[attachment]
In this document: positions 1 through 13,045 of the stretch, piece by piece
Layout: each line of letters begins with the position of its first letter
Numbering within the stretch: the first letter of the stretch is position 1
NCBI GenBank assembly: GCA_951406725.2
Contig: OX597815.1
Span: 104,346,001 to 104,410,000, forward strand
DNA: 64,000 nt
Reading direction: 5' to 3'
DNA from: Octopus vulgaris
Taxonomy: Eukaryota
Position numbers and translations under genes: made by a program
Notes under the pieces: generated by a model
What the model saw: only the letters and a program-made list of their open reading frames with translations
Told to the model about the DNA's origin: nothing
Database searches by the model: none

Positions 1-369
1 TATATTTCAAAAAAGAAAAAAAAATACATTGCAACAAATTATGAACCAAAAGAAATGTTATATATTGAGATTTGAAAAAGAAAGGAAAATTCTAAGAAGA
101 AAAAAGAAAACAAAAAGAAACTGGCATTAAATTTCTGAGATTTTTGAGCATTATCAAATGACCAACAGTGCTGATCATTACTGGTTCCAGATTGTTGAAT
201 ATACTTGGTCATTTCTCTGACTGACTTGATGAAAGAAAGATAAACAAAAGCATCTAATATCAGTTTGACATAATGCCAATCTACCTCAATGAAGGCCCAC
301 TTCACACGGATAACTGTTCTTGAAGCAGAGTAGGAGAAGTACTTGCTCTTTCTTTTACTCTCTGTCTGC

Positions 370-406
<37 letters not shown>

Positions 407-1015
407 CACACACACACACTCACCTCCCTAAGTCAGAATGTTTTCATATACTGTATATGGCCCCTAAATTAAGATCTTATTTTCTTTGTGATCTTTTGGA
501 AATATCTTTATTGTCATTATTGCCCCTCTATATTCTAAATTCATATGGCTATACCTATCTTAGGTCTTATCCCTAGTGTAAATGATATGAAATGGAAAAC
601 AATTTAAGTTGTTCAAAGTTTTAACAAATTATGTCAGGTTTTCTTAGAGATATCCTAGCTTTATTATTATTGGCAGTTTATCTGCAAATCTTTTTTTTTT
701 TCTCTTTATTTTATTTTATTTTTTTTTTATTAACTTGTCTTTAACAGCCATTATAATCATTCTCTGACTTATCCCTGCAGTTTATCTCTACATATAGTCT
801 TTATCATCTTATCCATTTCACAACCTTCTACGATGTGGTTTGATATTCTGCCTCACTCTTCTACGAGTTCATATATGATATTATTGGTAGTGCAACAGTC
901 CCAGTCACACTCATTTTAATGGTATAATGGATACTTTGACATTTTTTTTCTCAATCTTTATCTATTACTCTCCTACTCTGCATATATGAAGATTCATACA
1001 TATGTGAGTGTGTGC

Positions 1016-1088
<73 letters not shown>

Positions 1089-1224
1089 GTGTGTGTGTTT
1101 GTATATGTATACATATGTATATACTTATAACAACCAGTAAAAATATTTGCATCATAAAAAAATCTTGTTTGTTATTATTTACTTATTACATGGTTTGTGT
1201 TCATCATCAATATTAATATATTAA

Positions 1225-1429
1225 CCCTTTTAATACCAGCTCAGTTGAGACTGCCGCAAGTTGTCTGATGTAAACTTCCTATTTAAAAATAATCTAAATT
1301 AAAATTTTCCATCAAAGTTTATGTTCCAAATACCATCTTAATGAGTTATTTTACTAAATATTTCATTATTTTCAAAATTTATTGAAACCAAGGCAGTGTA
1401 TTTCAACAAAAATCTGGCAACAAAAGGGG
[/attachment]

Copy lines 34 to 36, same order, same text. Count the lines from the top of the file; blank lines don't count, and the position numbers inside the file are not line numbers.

1089 GTGTGTGTGTTT
1101 GTATATGTATACATATGTATATACTTATAACAACCAGTAAAAATATTTGCATCATAAAAAAATCTTGTTTGTTATTATTTACTTATTACATGGTTTGTGT
1201 TCATCATCAATATTAATATATTAA